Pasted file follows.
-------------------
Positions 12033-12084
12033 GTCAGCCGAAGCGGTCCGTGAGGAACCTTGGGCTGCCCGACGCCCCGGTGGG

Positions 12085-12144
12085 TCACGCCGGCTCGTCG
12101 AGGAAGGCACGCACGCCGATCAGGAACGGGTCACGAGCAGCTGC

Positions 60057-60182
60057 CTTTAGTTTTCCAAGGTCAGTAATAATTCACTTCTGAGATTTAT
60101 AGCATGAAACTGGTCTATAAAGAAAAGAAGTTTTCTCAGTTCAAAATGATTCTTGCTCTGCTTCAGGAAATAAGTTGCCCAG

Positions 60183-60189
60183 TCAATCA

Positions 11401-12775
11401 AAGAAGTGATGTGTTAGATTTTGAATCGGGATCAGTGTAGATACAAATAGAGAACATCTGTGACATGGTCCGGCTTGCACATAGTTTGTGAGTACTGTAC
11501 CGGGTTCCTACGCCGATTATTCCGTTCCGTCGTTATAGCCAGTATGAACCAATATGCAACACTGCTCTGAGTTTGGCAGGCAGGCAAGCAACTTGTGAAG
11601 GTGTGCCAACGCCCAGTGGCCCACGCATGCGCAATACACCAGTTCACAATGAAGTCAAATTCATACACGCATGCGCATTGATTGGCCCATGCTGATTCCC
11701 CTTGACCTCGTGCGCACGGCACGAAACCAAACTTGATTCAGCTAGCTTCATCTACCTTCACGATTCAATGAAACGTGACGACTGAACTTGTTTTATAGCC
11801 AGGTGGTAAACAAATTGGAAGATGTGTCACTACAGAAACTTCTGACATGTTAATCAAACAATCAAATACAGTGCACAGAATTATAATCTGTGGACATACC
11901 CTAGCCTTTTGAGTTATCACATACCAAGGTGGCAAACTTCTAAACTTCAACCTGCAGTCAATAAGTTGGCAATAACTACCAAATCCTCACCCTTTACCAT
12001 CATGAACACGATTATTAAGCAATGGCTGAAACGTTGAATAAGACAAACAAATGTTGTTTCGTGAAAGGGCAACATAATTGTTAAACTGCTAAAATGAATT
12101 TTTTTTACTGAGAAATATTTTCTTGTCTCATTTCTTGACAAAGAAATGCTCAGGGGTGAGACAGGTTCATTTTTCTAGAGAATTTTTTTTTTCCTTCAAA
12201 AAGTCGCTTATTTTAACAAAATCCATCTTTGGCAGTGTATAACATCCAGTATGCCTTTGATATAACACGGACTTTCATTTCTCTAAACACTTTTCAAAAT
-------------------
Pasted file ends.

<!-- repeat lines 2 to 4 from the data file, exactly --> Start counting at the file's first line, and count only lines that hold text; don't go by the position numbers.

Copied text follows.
12033 GTCAGCCGAAGCGGTCCGTGAGGAACCTTGGGCTGCCCGACGCCCCGGTGGG

Positions 12085-12144
12085 TCACGCCGGCTCGTCG